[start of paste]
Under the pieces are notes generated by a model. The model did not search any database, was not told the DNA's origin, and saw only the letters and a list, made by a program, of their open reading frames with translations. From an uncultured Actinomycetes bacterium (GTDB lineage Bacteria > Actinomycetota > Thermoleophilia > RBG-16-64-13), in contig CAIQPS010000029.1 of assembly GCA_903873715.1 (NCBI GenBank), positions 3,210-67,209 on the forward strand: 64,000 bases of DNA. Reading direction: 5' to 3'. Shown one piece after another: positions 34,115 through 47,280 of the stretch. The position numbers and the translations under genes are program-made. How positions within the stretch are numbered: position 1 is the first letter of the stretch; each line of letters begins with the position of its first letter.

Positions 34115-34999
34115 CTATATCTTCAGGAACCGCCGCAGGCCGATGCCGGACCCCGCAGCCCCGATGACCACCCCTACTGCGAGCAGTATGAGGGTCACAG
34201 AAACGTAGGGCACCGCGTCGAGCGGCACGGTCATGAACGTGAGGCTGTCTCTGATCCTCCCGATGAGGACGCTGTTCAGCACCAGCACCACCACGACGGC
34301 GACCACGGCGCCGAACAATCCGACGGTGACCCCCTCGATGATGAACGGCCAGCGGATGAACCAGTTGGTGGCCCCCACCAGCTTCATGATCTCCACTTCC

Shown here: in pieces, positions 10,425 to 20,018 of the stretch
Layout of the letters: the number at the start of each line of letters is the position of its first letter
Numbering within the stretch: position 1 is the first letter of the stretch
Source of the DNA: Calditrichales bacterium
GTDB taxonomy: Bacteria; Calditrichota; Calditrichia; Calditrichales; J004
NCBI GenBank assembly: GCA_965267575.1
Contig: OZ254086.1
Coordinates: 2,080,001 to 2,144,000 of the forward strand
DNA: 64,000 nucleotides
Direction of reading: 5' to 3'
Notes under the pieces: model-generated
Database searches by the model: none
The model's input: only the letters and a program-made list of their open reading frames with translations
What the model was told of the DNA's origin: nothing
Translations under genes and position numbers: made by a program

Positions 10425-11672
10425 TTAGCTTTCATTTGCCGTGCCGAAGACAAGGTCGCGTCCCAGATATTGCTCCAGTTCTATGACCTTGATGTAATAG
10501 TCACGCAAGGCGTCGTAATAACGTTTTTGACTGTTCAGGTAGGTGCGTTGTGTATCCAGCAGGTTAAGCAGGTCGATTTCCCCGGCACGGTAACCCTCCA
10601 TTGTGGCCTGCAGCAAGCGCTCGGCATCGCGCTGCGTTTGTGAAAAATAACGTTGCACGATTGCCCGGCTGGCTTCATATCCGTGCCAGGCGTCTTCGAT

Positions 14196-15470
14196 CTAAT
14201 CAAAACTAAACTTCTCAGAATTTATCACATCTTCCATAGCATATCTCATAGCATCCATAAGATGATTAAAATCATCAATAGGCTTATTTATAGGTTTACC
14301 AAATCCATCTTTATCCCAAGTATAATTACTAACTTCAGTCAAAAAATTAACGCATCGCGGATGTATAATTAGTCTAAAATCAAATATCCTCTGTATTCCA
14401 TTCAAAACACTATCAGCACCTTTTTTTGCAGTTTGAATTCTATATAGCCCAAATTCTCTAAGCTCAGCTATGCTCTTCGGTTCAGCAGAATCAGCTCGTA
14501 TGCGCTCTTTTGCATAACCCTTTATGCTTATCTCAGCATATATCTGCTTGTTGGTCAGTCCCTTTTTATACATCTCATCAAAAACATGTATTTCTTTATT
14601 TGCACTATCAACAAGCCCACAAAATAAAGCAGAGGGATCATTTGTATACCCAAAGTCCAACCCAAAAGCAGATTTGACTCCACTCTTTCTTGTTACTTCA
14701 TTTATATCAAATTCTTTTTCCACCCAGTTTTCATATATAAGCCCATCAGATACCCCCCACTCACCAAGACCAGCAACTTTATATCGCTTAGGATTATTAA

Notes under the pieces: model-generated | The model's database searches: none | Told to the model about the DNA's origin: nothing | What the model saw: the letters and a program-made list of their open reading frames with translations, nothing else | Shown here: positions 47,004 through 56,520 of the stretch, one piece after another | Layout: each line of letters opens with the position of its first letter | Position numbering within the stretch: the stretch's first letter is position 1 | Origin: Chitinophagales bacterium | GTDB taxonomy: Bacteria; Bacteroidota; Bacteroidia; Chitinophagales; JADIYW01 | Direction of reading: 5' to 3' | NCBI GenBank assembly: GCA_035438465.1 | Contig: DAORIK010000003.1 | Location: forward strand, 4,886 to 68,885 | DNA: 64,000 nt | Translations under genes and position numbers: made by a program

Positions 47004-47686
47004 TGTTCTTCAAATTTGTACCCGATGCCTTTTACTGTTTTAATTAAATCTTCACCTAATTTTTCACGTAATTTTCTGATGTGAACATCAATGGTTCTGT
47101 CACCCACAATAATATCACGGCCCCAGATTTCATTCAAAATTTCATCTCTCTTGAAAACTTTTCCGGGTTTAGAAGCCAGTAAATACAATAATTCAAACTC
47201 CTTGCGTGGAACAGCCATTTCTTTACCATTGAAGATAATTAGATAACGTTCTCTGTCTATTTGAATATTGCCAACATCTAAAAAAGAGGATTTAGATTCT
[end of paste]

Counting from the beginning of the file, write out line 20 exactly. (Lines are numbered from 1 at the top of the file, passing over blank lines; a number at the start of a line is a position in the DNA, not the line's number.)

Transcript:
Translations under genes and position numbers: made by a program